“An isolated rural town where nothing ever changed until…Katie Ellenwood returned home to visit her suddenly invalided mother. Then the whole town seemed to vibrate with strange secrets. Antiquated farm machinery was restored. The cross on the church was replaced by a figure of a woman bearing sheaves of wheat, and the fiery parish priest spoke cryptic phrases. With every minute that ticked closer to the forthcoming Summer Solstice, the townspeople looked at her with growing satisfaction. And, though she didn’t know why, a subtle terror was slowly, steadily, irresistibly growing inside her.”back-cover BLURB from summer solstice by Michael T. Hinkemeyer,
A few years ago I came across Michael T. Hinkemeyer’s 1976 novel Summer Solstice while I was searching for another book. I was unfamiliar with the author at the time but the book’s evocative title and suggestive cover art caught my attention so I purchased a copy in the hopes that it would live up to it’s back cover blurb.
I’m happy to report that the book didn’t disappoint!
Summer Solstice tells the perilous and peculiar tale of Katie Ellenwood. At the request of her father, Katie and her husband return to her childhood home on the outskirts of the great Northwoods forest in Minnesota so they can care for her invalid mother who has suffered a stroke. But soon after the couple arrives at their destination it becomes apparent that things are not quite right.
The family farm is in a state of disrepair and decay. Katie’s father has also removed modern convinces such as the telephone while insisting on using kerosene lamps instead of electric lights. The local villagers, including the small-town doctor and parish priest, are also acting suspicious and strange. After Katie’s husband leaves her there alone so he can return to work in Minneapolis, which is hours away, it sets in motion a series of odd occurrences that lead Katie to believe her mother’s sudden ill-health may have unnatural origins.
As the title suggests, Summer Solstice uses the pagan history and folklore myths that surround the holiday to craft a sinister story involving a small village that time has forgotten. As the sun moves southward and the days grow longer, the local church is transformed into an altar honoring strange gods that demand some kind of sacrifice. Will Katie survive her ordeal or succumb to the unknown darkness that threatens to engulf her ancestral home?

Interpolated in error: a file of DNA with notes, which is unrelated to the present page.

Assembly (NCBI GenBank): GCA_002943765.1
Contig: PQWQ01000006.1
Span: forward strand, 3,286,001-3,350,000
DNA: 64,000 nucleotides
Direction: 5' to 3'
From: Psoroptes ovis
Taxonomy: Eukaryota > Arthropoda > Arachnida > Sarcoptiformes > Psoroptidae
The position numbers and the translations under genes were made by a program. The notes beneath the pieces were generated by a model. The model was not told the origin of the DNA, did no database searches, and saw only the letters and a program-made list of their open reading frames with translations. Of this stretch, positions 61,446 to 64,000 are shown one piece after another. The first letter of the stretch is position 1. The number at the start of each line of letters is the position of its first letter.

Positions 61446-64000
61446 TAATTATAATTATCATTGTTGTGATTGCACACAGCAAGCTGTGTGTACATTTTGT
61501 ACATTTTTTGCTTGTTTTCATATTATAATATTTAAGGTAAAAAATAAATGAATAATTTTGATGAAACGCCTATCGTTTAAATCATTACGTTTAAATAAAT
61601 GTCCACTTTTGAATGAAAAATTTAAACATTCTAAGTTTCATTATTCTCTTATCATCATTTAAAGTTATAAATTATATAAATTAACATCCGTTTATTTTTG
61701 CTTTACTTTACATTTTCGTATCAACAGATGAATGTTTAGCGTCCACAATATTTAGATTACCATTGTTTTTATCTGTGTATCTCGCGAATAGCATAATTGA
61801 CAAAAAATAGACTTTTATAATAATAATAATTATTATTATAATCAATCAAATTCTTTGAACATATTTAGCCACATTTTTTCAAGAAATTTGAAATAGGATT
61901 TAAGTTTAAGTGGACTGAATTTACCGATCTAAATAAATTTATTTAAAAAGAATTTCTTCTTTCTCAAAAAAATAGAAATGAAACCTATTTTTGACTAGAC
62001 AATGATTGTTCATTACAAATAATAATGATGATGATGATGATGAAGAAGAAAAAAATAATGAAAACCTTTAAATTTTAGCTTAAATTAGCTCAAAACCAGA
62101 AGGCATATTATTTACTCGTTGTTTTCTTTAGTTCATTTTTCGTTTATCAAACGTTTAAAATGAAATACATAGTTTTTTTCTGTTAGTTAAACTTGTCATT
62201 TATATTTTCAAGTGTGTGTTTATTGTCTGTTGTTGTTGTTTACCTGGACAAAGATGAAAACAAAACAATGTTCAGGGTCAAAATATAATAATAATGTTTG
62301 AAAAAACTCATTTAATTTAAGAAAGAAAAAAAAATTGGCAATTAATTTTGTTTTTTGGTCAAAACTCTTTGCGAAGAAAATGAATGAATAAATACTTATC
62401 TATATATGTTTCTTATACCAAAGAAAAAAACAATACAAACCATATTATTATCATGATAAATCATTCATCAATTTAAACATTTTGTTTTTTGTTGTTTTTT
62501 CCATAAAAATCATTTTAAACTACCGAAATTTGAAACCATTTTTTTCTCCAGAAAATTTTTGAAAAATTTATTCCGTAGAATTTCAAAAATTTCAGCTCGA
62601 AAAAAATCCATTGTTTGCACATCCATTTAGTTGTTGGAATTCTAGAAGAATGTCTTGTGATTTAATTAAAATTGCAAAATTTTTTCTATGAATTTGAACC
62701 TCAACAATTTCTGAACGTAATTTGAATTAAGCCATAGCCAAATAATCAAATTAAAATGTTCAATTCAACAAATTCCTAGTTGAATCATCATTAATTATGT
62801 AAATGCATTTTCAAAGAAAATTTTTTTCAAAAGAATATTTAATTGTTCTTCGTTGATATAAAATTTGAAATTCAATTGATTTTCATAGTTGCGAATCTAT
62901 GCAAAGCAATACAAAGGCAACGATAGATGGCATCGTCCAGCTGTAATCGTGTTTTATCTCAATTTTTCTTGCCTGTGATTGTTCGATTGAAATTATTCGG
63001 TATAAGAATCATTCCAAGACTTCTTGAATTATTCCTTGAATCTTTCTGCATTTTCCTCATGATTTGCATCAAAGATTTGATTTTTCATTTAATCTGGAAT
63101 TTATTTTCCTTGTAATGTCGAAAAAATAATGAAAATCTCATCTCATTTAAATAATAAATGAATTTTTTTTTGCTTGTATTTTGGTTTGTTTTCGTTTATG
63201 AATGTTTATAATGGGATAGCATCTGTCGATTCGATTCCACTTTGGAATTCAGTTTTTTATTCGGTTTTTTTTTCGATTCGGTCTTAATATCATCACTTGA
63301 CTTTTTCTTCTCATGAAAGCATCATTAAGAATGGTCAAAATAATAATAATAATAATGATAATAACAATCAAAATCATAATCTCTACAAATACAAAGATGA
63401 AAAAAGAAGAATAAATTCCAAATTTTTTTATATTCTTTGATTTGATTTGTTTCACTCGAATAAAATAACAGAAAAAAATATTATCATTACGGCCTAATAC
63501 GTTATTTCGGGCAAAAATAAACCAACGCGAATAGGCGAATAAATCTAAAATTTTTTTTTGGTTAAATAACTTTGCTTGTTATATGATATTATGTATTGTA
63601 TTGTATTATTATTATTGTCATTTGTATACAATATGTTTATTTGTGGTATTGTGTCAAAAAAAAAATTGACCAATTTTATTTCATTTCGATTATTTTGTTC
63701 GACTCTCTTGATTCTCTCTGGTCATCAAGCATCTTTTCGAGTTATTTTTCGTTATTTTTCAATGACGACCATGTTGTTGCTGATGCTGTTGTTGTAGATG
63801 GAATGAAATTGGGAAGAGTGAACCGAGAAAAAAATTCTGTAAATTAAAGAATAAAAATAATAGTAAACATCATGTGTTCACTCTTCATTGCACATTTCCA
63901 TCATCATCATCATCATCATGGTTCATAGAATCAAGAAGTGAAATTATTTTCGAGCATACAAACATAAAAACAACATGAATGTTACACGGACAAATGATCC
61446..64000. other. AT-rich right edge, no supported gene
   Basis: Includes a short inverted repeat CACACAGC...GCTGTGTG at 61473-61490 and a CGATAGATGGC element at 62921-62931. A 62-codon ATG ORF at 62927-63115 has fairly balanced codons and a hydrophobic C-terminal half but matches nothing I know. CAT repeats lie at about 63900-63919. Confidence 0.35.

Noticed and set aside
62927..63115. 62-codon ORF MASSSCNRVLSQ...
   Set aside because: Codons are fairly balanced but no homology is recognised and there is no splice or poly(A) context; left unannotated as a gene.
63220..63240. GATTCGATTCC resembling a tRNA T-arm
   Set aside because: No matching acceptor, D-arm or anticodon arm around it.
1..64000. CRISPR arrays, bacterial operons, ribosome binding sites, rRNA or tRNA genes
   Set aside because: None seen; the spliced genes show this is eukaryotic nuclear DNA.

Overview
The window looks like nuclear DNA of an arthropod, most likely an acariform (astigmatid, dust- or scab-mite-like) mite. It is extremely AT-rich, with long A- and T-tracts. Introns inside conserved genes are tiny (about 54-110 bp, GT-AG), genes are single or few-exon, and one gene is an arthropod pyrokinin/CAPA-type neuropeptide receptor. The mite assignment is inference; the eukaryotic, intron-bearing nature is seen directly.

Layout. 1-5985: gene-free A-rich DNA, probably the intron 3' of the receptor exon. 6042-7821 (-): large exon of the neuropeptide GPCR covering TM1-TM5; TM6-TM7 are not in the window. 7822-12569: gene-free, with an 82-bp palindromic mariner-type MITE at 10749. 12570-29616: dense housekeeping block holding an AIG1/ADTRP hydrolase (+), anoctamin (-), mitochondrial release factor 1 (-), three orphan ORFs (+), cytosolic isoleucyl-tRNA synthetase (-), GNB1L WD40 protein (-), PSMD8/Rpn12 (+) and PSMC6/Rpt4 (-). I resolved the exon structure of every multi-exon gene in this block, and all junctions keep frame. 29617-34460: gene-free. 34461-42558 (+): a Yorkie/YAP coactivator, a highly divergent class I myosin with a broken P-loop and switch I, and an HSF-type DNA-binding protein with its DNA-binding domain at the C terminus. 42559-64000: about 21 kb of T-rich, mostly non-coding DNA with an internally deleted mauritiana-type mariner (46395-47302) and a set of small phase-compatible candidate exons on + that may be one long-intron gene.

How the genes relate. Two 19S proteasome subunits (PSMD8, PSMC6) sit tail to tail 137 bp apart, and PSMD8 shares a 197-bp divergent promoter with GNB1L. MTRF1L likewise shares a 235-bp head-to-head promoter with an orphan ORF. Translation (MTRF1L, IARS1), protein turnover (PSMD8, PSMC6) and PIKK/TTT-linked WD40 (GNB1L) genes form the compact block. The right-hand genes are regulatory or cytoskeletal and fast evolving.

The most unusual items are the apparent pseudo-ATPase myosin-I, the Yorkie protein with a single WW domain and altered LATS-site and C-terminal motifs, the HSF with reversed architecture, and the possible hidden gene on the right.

“In Britain and parts of Europe during the pre-Christian era, Sun Worshippers celebrated the Solstice by setting bonfires on the highest hills. They wished to attract the Sun and hold Him, that they might enjoy His light forever.”– Sir Nigel Trevor-Smythe, The Runes of Wonder: A Compendium of Myth & Speculation, a fictional book quoted in Summer Solstice
Readers familiar with the various tropes that have come to be associated with folk horror will immediately recognize the signs that something uncanny is happening in the small village of St. Alazara. But Summer Solstice has some surprising twists and author Michael Thomas Hinkemeyer does a nice job of building suspense as the story progresses towards its curious climax. This is not a horror novel for the squeamish or easily offended. Attempted rape, murder, and incest are just a few of the unsavory topics that Hinkemeyer explores in Summer Solstice while the book’s language is firmly anchored in its 1976 setting.
If I have any problems with the book they weigh on the slender shoulders of the female protagonist. Katie is too meek and timid for my liking. She suffers all manner of indignities and is much too forgiving of her husband, her family and her odd neighbors. The sexual encounters described in the book also have a rather crude and very male-centric perspective that is surprising for an author who wrote a series of popular romance novels under the pen name Vanessa Royall. Despite my complaints, Summer Solstice is a fun, frightening, and brisk read that should appeal to folk horror fans.
I don’t know much about author Michael Thomas Hinkemeyer aka Vanessa Royall outside of what was written in his obituary (linked below), but Summer Solstice is just one of his horror and suspense novels. Other books he has written include The Harbinger, a ghost story set on Long Island, and Lilac Nights, which involves a couple dealing with a threatening stalker.
I find it interesting that Hinkemeyer was born in Minnesota. The author undoubtedly took inspiration for his folk horror tale from his surroundings and some of the best writing in the book can be found in the evocative passages that describe the fictional pagan village of St. Alazara.
Hinkemeyer was clearly influenced by Thomas Tryon’s Harvest Home released in 1973. Publishers made the comparison a point of pride by including it in the book’s various cover designs. Unfortunately Hinkemeyer does not have Tryon’s poignant and poetic way with words but Summer Solstice deserves more recondition than it has received. It is a shame that it was never adapted for the screen because like Harvest Home, Summer Solstice would have made a great movie or telefilm.
Hinkemeyer’s book is an important addition to the growing American folk horror cannon, which is why I wanted to spotlight it today. I believe that Summer Solstice deserves a place alongside other early examples including Harvest Home as well as Shirley Jackson’s The Lottery and Stephen King’s Children of the Corn. I hope to spotlight more forgotten folk horror in future posts because there are many neglected books worthy of rediscovery and an appreciative audience.
In the meantime, I hope readers are enjoying the current Summer Solstice and Midsummer celebrations taking place around the world but do take care. You never know what you might find if you venture off well-traveled roads. Somewhere there maybe a small village that needs some sacrificial lambs for their bonfires!
– Michael T. Hinkemeyer Oct. 18, 1940 – Nov. 28, 2019 Obituary